Monday, May 18, 2009

Ossining, NY

Revitalization of the river front means more parks. What a spectacular view. I love the Hudson River.

Returning to Ossining, this was the most recognizable part of town for me. (I hadn't been up here in ten years.)

There is plenty of simple housing here, but these homes have river views.

The train station was crowded with workers restoring, renovating, & repairing. This gentleman was installing a bird deterrent. Any spot where birds like to roost becomes a problem area.

Park and playground on the waterfront. At first glance it looks like a little lighthouse is behind that playground boat...

but walk further along (and pass a proud parent with little ones) and guess what?

It wasn't a little lighthouse, but a prison observation tower like these. I visited the grounds and an interesting historical exhibit. ( More about the prison and the prison exhibit in the next post. )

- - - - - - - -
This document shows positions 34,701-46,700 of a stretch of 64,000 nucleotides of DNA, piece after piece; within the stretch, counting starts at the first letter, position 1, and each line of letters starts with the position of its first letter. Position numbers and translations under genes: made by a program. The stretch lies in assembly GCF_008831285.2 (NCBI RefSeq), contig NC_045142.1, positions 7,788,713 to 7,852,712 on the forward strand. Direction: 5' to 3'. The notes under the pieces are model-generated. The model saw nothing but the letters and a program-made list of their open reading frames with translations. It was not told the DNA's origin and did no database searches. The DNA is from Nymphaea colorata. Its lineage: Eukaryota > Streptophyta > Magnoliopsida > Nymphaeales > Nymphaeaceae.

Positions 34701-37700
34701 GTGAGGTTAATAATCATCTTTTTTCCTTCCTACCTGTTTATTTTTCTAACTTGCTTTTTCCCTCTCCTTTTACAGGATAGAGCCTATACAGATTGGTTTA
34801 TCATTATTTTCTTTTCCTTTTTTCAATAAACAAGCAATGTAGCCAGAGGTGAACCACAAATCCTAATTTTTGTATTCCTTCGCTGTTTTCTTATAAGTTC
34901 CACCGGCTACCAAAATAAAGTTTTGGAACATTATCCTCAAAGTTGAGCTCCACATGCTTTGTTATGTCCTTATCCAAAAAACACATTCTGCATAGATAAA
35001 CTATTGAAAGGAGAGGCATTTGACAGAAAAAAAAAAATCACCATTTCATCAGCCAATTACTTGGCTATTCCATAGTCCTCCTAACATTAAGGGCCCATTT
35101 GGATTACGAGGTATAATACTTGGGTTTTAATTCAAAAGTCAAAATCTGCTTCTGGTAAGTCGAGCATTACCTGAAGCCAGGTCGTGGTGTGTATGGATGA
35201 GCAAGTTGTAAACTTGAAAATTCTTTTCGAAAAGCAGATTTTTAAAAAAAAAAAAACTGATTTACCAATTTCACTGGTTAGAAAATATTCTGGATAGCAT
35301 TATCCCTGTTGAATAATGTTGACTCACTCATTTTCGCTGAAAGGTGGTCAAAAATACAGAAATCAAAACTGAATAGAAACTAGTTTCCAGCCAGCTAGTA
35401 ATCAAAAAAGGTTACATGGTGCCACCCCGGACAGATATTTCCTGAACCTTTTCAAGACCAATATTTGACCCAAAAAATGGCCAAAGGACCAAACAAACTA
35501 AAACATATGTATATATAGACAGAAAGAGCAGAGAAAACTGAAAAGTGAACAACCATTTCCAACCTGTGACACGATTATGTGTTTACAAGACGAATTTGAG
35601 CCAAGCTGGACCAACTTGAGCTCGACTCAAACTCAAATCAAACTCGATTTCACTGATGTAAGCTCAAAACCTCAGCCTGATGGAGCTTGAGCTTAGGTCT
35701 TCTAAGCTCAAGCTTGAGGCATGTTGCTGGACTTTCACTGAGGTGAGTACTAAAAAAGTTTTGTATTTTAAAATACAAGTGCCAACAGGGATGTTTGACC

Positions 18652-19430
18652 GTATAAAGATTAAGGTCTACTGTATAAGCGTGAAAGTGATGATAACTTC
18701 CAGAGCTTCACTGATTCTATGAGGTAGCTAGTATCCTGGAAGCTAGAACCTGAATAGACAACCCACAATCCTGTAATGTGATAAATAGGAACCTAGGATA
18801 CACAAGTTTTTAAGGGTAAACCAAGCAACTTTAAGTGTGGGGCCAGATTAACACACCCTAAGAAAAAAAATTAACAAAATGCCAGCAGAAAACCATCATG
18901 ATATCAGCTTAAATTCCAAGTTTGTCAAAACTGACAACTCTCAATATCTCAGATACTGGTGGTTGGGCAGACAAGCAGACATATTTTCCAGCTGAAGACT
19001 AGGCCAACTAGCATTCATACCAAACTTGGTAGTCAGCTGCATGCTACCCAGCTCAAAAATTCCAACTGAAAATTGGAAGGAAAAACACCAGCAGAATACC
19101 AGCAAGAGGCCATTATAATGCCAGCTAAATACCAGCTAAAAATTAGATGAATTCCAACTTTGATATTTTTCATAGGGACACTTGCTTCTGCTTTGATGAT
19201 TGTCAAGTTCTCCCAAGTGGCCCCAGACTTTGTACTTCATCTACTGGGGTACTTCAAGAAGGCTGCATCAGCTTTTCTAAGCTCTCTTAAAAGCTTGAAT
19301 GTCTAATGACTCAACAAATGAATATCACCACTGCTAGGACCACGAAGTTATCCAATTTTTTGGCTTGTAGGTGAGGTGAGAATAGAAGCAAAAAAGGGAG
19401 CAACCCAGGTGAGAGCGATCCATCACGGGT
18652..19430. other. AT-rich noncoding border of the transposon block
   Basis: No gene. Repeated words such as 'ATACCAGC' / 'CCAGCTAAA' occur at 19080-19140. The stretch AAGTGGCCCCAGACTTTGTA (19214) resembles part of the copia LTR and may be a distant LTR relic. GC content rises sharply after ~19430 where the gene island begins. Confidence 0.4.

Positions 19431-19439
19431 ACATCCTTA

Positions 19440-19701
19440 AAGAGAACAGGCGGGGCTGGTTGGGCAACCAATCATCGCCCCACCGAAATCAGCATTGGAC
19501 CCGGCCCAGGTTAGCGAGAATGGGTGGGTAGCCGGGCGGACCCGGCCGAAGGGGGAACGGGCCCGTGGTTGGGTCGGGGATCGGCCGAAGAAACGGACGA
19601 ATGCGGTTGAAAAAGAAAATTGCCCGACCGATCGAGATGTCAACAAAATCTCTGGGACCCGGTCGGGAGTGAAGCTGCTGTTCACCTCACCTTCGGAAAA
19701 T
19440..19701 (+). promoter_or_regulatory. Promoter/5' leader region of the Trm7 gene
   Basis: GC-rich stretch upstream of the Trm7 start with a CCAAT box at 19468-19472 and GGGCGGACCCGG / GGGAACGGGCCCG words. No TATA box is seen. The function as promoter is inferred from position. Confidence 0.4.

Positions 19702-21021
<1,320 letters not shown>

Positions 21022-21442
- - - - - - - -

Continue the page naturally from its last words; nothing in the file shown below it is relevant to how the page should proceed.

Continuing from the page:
There were a lot of large well kept homes. This one had a full river view, with a view of the train station and a birdseye view of the prison as well.

Ossining is a busy town, but it could use more small businesses.

The facade of the huge hardware store on Main Street caught my eye.

This house was directly across from one of the entrances to the prison.

Ossining was originally an Indian village settled by the Sint Sinck Indians. The Sint Sincks (the name roughly meant The People of the Stone Pile or "Stone upon Stone") were part of the Mohegan - Pequot tribe of Connecticut. In 1685 the Sint Sincks sold their land to Frederick Philipse, a wealthy landowner that already had miles and miles of land which was referred to as his manor.

After the revolution all of the manor, from Ossining to Spuyten Duyvil in The Bronx, was confiscated since Philipse was a loyalist. Parcels of land were auctioned to hard working simple folk like the Dutch tenant farmers.

The Village was called Sing Sing, which was an altered form of Sint Sinck. Later, after Sing Sing prison became well known, the village wanted to psychologically distance itself from the prison, and wanted to change its name to Ossinsing (Os-sin-sing = O Sint Sinck) ) they dropped one letter, decided on the name Ossining. (Os- sin -ing.)